This, to me, was the stinky stuff that all of Fuhrman’s evidence was made of—powerful, slightly out of whack but convincing enough for those who could get past a few inconvenient details. Most people do that automatically. The man knew what he was doing. Only this time, I was ready for him. Thanks to my experience on the boards and in the e-mail group, I knew how his experience with the public and the courts allowed him to anticipate reaction to dramatic evidence against Simpson. I now knew that he had the final ingredient necessary to believe he could kill two people, frame a popular celebrity, and get a big payoff in money and glory for doing it. Once you know the patterns, making the predictions is old hat.

Subj: Fuhrman

Date: 97-03-19 11:03:43 EST

From: Peggy

To: Chameleon

CC: Matlock, Tiger, Cougar, Rabne, Pat, Bull, Puma, Lion, Bear, Hhhana, Trooper, Jaguar, Judge, Dable, Diana, Connie, Ted, Bull, Wildcat, Panther

To All— Okay guys. Fuhrman is taking a lie detector test with the results to be broadcast tonight on Prime Time Live. Anyone care to bet on the results? —Peggy

Subj: Fuhrman

Date: 97-03-19 12:15:33 EST

From: Pat

To: Chameleon, Peggy

CC: Matlock, Tiger, Cougar, Rabne, Bull, Puma, Lion, Bear, Hhhana, Trooper, Jaguar, Judge, Dable, Diana, Connie, Ted, Wildcat, Panther, Bull

Peggy—I understand a pathological liar can pass a lie detector test. He’ll probably pass. —Pat (Crowe)

Subj: Re: Fuhrman

Date: 97-03-19 12:22:31 EST

From: Diana Fleming

To: Chameleon, Peggy

CC: All

Everyone—My money is on he passes! He’s had enough time to rehearse. —Diana

Subj: Re: Fuhrman

Date: Wednesday, March 19, 1997 3:24 PM

From: Tiger

To: Patricia Whetham, Chameleon, Margaret Richardson

CC: All

Diana— So how is it that OJ failed with the lowest possible score? —Tiger

Subj: Re: Fuhrman

Date: 97-03-19 16:05:16 EST

From: Pat

To: Chameleon, Peggy (Margaret Richardson), Tiger

CC: All

Tiger— Says who? I thought you only considered the evidence that was brought out in court. —Pat (Crowe)

Subj: A white flag?

Date: 97-03-19 20:54:27 EST

From: Hhhana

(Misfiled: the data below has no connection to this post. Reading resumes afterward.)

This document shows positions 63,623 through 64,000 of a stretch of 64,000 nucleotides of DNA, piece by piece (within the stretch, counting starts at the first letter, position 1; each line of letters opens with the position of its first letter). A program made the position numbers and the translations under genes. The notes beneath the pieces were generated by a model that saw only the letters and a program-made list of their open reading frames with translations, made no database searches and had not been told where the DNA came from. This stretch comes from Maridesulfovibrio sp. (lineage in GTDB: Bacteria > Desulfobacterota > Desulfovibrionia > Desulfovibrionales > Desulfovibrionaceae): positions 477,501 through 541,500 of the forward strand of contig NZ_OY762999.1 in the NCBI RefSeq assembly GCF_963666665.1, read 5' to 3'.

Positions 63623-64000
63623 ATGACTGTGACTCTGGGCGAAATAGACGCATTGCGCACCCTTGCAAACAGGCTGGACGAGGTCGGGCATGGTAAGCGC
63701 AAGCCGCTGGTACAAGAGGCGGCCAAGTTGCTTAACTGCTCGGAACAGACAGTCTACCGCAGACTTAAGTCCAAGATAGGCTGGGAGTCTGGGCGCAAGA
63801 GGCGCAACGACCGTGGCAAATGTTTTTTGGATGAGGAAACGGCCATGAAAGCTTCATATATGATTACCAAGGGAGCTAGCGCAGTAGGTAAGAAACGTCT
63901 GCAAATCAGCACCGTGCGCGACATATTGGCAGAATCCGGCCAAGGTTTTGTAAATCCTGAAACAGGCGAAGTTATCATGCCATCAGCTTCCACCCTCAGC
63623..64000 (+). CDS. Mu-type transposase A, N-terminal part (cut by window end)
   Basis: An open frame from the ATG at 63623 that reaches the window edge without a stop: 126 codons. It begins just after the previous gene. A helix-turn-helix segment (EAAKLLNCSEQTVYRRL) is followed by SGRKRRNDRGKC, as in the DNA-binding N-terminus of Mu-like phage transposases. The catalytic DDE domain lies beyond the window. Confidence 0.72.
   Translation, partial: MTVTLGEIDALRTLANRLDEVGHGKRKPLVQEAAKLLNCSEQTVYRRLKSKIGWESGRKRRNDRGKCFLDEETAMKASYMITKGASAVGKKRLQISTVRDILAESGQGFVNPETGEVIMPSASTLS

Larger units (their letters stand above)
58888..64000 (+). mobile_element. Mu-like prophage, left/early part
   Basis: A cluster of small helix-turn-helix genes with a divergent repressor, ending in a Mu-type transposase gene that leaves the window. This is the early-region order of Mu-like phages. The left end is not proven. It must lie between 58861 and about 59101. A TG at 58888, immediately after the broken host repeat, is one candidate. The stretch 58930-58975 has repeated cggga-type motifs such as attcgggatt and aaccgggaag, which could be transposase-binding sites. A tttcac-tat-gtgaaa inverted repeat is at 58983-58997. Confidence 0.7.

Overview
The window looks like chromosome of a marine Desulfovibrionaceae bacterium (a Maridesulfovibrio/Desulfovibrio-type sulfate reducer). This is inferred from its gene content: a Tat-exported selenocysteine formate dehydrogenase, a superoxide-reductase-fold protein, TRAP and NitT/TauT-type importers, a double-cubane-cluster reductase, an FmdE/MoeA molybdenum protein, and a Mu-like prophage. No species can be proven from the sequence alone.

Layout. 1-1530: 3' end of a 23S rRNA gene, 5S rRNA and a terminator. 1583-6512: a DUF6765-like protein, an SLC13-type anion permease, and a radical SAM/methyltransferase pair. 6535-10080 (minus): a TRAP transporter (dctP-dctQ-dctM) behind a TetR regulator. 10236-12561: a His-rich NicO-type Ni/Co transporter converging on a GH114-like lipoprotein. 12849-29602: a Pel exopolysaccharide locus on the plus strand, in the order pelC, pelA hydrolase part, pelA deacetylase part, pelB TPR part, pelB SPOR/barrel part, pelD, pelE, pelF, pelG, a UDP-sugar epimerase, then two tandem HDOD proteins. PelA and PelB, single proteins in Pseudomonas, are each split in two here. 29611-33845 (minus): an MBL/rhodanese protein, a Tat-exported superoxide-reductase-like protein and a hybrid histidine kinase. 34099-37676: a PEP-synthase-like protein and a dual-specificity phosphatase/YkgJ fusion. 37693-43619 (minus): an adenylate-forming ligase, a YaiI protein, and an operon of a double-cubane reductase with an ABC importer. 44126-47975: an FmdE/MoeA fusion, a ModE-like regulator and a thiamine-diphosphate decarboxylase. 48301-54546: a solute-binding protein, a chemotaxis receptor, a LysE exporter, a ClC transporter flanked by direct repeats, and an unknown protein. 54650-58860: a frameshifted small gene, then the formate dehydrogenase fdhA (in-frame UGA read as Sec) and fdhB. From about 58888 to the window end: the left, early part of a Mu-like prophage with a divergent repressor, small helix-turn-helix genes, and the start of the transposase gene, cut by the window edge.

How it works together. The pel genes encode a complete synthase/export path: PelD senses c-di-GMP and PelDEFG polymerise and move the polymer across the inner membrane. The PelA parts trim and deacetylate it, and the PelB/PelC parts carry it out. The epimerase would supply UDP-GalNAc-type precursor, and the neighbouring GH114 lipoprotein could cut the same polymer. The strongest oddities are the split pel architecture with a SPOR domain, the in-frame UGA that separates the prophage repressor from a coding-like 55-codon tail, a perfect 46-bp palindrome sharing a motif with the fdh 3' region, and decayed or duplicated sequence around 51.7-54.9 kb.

To: Pat

CC: Diana, Trooper, Peggy

Hey Gang— ...I don’t know if I’ll be watching the MF thing tonight or not. Hate to miss it if he fails the test. I know there are drugs you can take that will interfere with the testing. Makes me a nervous wreck. The other side will never shut up if he passes. I guess we better be ready to shore each other up. —Paula

 

While we were waiting for the polygraph test that we thought was coming, there were other issues we could discuss.

Subj:  Re: Blood on Rockingham estate bathroom wall

Date: 97-03-19

From:     Tiger

To: Phil

CC: All

Phil—If you bleed enough after shaving in the shower to have positive presumptive tests, you better lie down and call the EMS for a transfusion. Tiny amounts are too diluted to show up. Never kill anyone in your shower, though. —Tiger

Bull—I doubt he washed the shoes and sweats in the shower. —Dianne

Dianne— If I were OJ and my shoes and sweatsuit were covered with blood, and I was in a hurry, you bet your ass I stepped in the shower in full dress, and then threw the soaking sweatsuit in the washing machine and ran the cycle and left to meet my plane . Any self-respecting murderer would know to do it that way. For that matter, if it were me and I fell in the s—-, I would do the same thing. No other way to get clean in a hurry, especially if you know that you are not going to keep the clothing. —Bull M

But Bull— Then why wasn’t there more blood in the Bronco if OJ was so covered in blood he had to get in the shower to clean clothes and shoes? Besides, remember the prosecution said the murders were committed with no appreciable blood getting on the perpetrator. Remember? —Dianne

Hhhana, Dable— I guess the key word here is ‘appreciable’ blood. If you spilled a Coke down the front of your clothes, it would not necessarily get all over everything else. Therefore, 8 or 10 ounces might not be considered appreciable, but it’s totally ludicrous to say that the amount of blood on OJ was no more than a cut from shaving. —Bull M

Bull— Please check Dianne’s question. I think she was talking about the presumptive test done on the drains in the bathroom at OJ’s. We would expect a man to possibly nick himself and have blood clinging to the goo in the pipes. Also bacteria will give the positive on the presumptive testing.

—Paula

Paula— Were you there? How much blood is lost in a typical shave? He stepped in blood and his sweats were probably spattered. I must have a careful husband—he never cuts himself shaving—and he uses a plain safety razor. There is no blood in my drain. —Tiger

So, you might ask, where was the evidence for sweats? Where were the blue/black fibers in the washing machine or the bathroom drains? Never mind. The Larry King Show was on and all of us who could were watching it....

Everyone—Marky won...now he is challenging Vannatter....Chameleon

Subj: Re: Fuhrman and Vannatter

Date: 97-03-19 22:45:22 EST

From: Bull R

To: Chameleon

CC: All